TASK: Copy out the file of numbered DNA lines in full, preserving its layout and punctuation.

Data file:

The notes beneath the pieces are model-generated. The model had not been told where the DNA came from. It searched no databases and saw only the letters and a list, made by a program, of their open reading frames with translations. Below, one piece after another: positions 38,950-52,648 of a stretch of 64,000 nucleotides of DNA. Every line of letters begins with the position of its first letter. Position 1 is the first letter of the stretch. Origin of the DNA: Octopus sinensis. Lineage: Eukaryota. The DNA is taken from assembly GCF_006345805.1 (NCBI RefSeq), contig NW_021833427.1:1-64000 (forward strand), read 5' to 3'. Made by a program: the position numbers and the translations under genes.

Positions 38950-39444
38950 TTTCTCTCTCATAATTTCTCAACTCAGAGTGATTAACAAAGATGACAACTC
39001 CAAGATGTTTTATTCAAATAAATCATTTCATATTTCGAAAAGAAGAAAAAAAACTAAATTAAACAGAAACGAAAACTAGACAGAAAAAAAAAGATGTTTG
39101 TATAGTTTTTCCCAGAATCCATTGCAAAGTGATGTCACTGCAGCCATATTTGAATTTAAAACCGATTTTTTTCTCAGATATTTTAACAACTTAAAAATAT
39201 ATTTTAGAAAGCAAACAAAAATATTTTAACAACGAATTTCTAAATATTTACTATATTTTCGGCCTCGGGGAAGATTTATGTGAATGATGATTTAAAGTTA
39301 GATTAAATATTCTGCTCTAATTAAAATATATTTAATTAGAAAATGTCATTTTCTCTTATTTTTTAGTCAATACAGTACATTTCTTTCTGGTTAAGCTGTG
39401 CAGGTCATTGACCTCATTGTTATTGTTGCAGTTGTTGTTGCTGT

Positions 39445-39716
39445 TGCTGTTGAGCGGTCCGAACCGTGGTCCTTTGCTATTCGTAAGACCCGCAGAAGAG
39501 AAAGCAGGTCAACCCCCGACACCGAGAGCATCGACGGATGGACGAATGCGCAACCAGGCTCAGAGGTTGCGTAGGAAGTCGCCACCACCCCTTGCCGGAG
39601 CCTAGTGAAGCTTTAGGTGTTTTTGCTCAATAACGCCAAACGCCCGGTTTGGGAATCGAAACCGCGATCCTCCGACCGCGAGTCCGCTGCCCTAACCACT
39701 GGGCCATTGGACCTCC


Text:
The notes beneath the pieces are model-generated. The model had not been told where the DNA came from. It searched no databases and saw only the letters and a list, made by a program, of their open reading frames with translations. Below, one piece after another: positions 38,950-52,648 of a stretch of 64,000 nucleotides of DNA. Every line of letters begins with the position of its first letter. Position 1 is the first letter of the stretch. Origin of the DNA: Octopus sinensis. Lineage: Eukaryota. The DNA is taken from assembly GCF_006345805.1 (NCBI RefSeq), contig NW_021833427.1:1-64000 (forward strand), read 5' to 3'. Made by a program: the position numbers and the translations under genes.

Positions 38950-39444
38950 TTTCTCTCTCATAATTTCTCAACTCAGAGTGATTAACAAAGATGACAACTC
39001 CAAGATGTTTTATTCAAATAAATCATTTCATATTTCGAAAAGAAGAAAAAAAACTAAATTAAACAGAAACGAAAACTAGACAGAAAAAAAAAGATGTTTG
39101 TATAGTTTTTCCCAGAATCCATTGCAAAGTGATGTCACTGCAGCCATATTTGAATTTAAAACCGATTTTTTTCTCAGATATTTTAACAACTTAAAAATAT
39201 ATTTTAGAAAGCAAACAAAAATATTTTAACAACGAATTTCTAAATATTTACTATATTTTCGGCCTCGGGGAAGATTTATGTGAATGATGATTTAAAGTTA
39301 GATTAAATATTCTGCTCTAATTAAAATATATTTAATTAGAAAATGTCATTTTCTCTTATTTTTTAGTCAATACAGTACATTTCTTTCTGGTTAAGCTGTG
39401 CAGGTCATTGACCTCATTGTTATTGTTGCAGTTGTTGTTGCTGT

Positions 39445-39716
39445 TGCTGTTGAGCGGTCCGAACCGTGGTCCTTTGCTATTCGTAAGACCCGCAGAAGAG
39501 AAAGCAGGTCAACCCCCGACACCGAGAGCATCGACGGATGGACGAATGCGCAACCAGGCTCAGAGGTTGCGTAGGAAGTCGCCACCACCCCTTGCCGGAG
39601 CCTAGTGAAGCTTTAGGTGTTTTTGCTCAATAACGCCAAACGCCCGGTTTGGGAATCGAAACCGCGATCCTCCGACCGCGAGTCCGCTGCCCTAACCACT
39701 GGGCCATTGGACCTCC